• British Patent Specification No. 1495724 discloses a system for checking the accuracy of depth measurement in a tank at periodic intervals and making an adjustment in the value of level displayed at that stage if the measured level differs from the known level at that stage. This is achieved by providing a number of probes situated at known vertical heights in the tank. The liquid depth is worked out using a single pressure reading below the liquid level, a reading from the probe immediately above the liquid level and an S.G. value. The probes are all fluidically connected to a single transducer, all but the lowest via a switching mechanism. For any one measurement only two pressures are fed to the transducer. The difference between these pressures is delivered via a load representing the specific gravity to a processing circuit which translates the electrical signal received to a form suitable for display. When the liquid level in the tank passes a probe the tank liquid level is known and therefore can be checked against the measured reading. If the values differ the load is adjusted so that future calculations reflect a revised S.G. value, until the next probe is passed and the load is again adjusted. The switching mechanism operates, not during every measurement, but only to switch to the next probe when the liquid level passes a probe. This device does not make a continual assessment of specific gravity and therefore the level indicated will not always be accurate.
  • The use of concentrically mounted pitot tubes for pressure measurement is disclosed in French Patent Specification No. 2304062. In other respects this specification is not relevant to the present problems.
  • According to the present invention there is provided a method of measuring the liquid contents of a tank comprising placing first and second pressure sensors at a known vertical distance apart in the tank, placing means for taking a pressure reading above the liquid in the tank, for each reading of tank contents connecting the first and second pressure sensors and the said means sequentially to a single pressure transducer by a switching mechanism to produce electrical signals, transmitting the electrical signals to a data processing system having a memory and programmed to compare the electrical signals representing the pressure at the second sensor with a preset value to indicate whether the liquid depth is sufficient for an accurate depth calculation and depending on the result to carry out one of the following operations:
    • a) if the pressure reading at the second sensor is above the preset value, calculate a specific gravity from the electrical signals and the known vertical separation and store the calculated specific gravity in the memory as the last calculated specific gravity, and to calculate the liquid depth using this specific gravity value;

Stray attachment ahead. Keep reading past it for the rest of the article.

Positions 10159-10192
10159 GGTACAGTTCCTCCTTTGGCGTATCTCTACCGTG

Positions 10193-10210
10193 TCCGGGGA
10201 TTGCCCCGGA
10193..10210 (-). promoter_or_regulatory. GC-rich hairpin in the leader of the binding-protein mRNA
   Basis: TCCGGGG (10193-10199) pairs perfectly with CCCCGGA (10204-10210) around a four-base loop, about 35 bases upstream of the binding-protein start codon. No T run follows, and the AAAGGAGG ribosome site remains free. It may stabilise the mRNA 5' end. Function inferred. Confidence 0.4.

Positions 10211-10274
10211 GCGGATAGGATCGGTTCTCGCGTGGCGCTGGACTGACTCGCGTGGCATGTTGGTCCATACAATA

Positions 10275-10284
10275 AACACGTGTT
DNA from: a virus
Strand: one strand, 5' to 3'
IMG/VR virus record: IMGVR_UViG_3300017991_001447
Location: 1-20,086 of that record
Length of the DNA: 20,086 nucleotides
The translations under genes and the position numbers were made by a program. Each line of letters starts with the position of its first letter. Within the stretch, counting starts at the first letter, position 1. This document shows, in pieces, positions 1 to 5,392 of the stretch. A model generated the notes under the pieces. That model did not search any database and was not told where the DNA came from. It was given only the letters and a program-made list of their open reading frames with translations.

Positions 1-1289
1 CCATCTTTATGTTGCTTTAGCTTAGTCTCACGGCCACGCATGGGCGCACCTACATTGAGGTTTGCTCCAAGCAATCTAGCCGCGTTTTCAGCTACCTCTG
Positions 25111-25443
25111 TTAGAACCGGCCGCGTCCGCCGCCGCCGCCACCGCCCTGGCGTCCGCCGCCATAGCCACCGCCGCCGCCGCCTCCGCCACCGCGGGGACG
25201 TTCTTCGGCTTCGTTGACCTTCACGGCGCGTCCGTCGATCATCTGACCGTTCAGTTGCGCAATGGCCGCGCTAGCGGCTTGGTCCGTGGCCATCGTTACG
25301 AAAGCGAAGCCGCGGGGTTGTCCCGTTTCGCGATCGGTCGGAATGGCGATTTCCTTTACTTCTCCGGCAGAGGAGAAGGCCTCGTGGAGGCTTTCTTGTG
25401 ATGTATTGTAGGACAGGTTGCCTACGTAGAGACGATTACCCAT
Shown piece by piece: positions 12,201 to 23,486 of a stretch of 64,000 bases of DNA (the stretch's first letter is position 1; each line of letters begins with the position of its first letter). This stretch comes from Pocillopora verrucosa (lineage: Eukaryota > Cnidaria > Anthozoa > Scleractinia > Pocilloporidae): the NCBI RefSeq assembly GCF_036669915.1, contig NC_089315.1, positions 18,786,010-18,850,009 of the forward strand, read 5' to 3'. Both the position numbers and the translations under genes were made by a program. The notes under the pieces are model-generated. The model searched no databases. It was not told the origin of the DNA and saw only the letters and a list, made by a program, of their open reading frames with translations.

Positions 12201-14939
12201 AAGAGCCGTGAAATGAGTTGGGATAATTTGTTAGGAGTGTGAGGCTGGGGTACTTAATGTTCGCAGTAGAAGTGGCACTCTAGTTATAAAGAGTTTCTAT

• b) if the pressure reading is below the preset value, calculate the liquid depth using the last calculated specific gravity value from the memory.
  • The invention as claimed is intended to remedy the drawbacks of the above prior art. It solves the problem of reliance on transducer accuracy and the need to calibrate the transducers by using a single transducer, the offset and sensitivity of which can be catered for in computation of data. To cater for the problem of accurate S.G. indication at low tank levels, the transducer is connected to a data processing system which stores the last known S.G. value for the contents for use when the gathered data is inadequate for computing a reliable S.G. value.
  • The advantages offered by the invention are mainly that the system is self-calibrating and that the system produces more reliable data whatever the tank liquid level. The system can also readily be extended to scan and produce data for several tanks and to produce alarm signals in particular circumstances.
  • The invention will now be described, by way of example, with reference to the accompanying drawings, in which:-
    • .Figure 1 is a diagram of a tank contents gauge according to the present invention,
    • Figure 2 is a partial diagram of a second gauge according to the invention,
    • Figure 3 illustrates a further pressure sensing device for use in the gauge of Figure 1, and
    • Figure 4 is a flow diagram of the operation of the gauges of Figures 1 and 2.
  • The tank contents gauge illustrated in Figure 1 is designed for use in locations where it is acceptable to use pressure sensors in the form of hydrostatic probes, such as with petrol in a ventilated tank. In such an arrangement two pressure sensors A, B each comprise a hollow tube 11 of about 22 mm outer diameter, tube B being longer than tube A. The tubes may be copper, stainless steel, a compatible rigid plastics material or metal, according to the required use.
  • Each probe 11 has a probe head 12 fitted at the top of the probe outside the tank incorporating a special connector and non-return valve 13 (see Figure 3 for details). This prevents any escape of liquid or gas should one of the air supply tubes be damaged, or in the event of a delivery of liquid when the probe is not pressurised. Alternatively the non-return valves may be fitted inside the probes or within a short distance thereof.